After starting the program without parameters a short help text appears. For testing, the image file jupiter.ppm contained in the download file has to be copied into the same directory as the executable file mapmaker.exe, and the program has to be started as follows:

mapmaker jupiter.ppm map.ppm 129.4 0 188 227 108 277 20 55 1 1.6

After less than a second the map image map.ppm has been generated, which looks like this:

North is to the top, west to the left, the equator corresponds to a horizontal line at y = 90, and the zero meridian corresponds to the right border of the map. The planetographic longitude is increasing from the right to the left. The Great Red Spot (GRS) is located at x = 272 and y = 111, which, at a scale of 1° per pixel, corresponds to the planetographic coordinates l = 88° (System II) and b = -21°.


MapMaker_Phase: Taking into account the phase

For the program MapMaker_Phase, instead of the eastern and western limb of the planet disk (XLO, YLO, XLW, YLW) the user has to supply its northern and southern limb (parameters XLN, YLN, XLS, YLS; 5th, 6th, 7th, and 8th program parameter, see figure below).

After starting the program without parameters a short help text appears. For testing, the image file mars.ppm contained in the download file has to be copied into the same directory as the executable file mapmaker_phase.exe, and the program has to be started as follows:

mapmaker_phase mars.ppm map.ppm 316.7 21 50 25 59 75 20 70 1.5 0

The resulting map image looks like this:

The scale of this map image was set to 1.5° longitude/latitude per pixel due to the small size of the planet disk. North is to the top, west to the left, the equator corresponds to a horizontal line at y = 60, and the zero meridian corresponds to the right border of the map. The planetographic longitude is increasing from the right to the left.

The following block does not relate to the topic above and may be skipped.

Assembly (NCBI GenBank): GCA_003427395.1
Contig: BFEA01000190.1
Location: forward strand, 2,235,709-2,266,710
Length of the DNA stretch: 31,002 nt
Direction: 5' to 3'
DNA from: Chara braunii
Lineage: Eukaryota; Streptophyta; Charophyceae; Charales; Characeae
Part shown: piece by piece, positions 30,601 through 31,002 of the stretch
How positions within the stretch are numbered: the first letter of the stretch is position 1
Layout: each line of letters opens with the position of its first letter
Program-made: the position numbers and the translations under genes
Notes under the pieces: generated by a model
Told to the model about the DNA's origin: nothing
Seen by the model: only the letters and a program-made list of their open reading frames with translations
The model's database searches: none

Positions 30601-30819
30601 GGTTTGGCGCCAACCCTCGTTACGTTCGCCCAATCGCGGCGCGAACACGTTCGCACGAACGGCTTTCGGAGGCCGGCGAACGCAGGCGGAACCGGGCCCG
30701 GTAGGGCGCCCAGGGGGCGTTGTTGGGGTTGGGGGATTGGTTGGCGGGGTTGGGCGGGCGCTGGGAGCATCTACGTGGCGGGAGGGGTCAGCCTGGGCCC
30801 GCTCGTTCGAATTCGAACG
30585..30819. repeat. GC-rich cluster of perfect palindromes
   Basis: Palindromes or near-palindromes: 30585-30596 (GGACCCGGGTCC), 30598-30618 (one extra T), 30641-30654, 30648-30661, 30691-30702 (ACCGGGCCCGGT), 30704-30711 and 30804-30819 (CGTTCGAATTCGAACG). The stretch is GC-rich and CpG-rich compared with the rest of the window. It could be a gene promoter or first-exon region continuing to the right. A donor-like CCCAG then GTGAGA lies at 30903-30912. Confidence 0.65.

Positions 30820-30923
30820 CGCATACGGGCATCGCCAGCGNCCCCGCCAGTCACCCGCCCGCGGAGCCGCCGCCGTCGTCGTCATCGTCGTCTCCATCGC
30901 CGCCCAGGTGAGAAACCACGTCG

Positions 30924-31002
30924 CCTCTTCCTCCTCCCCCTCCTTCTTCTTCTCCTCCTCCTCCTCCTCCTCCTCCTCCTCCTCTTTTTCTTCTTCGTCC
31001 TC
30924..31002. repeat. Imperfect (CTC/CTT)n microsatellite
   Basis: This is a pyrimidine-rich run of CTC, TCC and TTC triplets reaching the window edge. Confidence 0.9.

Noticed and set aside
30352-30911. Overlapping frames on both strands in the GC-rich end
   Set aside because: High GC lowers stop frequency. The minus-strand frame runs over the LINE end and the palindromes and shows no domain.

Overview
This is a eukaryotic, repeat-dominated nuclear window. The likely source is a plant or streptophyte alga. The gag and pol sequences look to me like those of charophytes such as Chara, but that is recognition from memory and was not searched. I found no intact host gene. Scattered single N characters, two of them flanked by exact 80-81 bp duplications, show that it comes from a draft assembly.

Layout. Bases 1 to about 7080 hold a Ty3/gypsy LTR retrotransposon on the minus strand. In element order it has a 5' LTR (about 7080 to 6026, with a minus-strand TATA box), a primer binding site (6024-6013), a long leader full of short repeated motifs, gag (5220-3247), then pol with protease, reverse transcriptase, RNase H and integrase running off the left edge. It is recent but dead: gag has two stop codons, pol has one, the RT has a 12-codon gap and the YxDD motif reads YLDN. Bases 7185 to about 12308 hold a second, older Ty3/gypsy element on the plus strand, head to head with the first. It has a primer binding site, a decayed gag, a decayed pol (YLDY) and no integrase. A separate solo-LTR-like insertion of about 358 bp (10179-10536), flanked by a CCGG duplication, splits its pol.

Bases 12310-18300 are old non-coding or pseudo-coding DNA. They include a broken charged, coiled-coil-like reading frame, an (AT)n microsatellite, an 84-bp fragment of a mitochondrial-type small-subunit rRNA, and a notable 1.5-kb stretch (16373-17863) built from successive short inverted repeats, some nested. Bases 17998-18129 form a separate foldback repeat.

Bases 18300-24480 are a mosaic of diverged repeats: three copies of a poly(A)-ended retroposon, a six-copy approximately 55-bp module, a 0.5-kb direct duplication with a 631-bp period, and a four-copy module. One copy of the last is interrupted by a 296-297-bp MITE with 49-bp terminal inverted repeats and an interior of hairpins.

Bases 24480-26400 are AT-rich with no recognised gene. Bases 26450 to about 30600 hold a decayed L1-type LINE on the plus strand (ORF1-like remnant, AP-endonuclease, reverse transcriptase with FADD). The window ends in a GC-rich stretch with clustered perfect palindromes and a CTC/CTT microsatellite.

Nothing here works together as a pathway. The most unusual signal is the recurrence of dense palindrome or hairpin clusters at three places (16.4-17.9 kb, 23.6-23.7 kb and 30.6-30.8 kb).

MapMaker_Phase_Polar: Generating perpendicular views of the polar regions

The third program of the package, MapMaker_Phase_Polar, is designed to generate a perpendicular view of the northern or southern polar region of the planet. Between the parameters ITHR and DELTA the following parameters have to be added:

N/S
With N or n the north pole, with S or s the south pole of the planet is displayed.

MIN_BETA
Limit of the latitude range to be displayed (in degrees).

For the example image mars.ppm, the program has to be started in the following manner:

mapmaker_phase_polar mars.ppm map.ppm 316.7 21 50 25 59 75 20 S 50 70 1.0 0

The resulting map of the Martian south pole image looks like this:

The pole is marked by a green cross, the scale of the map (in degrees per pixel) corresponds to the chosen value of GPP (here: GPP = 1.0). The zero meridian is running horizontally from the pole to the right image border.


Results obtained with the MapMaker software package

Further maps generated with the programs MapMaker, MapMaker_Phase, and MapMaker_Phase_Polar along with measurements of the position and size of surface details in planetographic coordinates can be found among my observations of the planets Jupiter, Mars, and Mercury.

Of special interest in the case of planet Mars is the comparison of cylindrical projection maps of my CCD images in red and near-infrared light of the dust activity in the Hellas region to the measurements of the Mars Global Surveyor Orbiter in thermal infrared wavelengths. Furthermore, I documented the melting of the southern polar cap using the program MapMaker_Phase_Polar.


Links

A huge database of the positions of thousands of cloud features on planet Jupiter observed during the last 200 years can be found at http://www.jupos.org.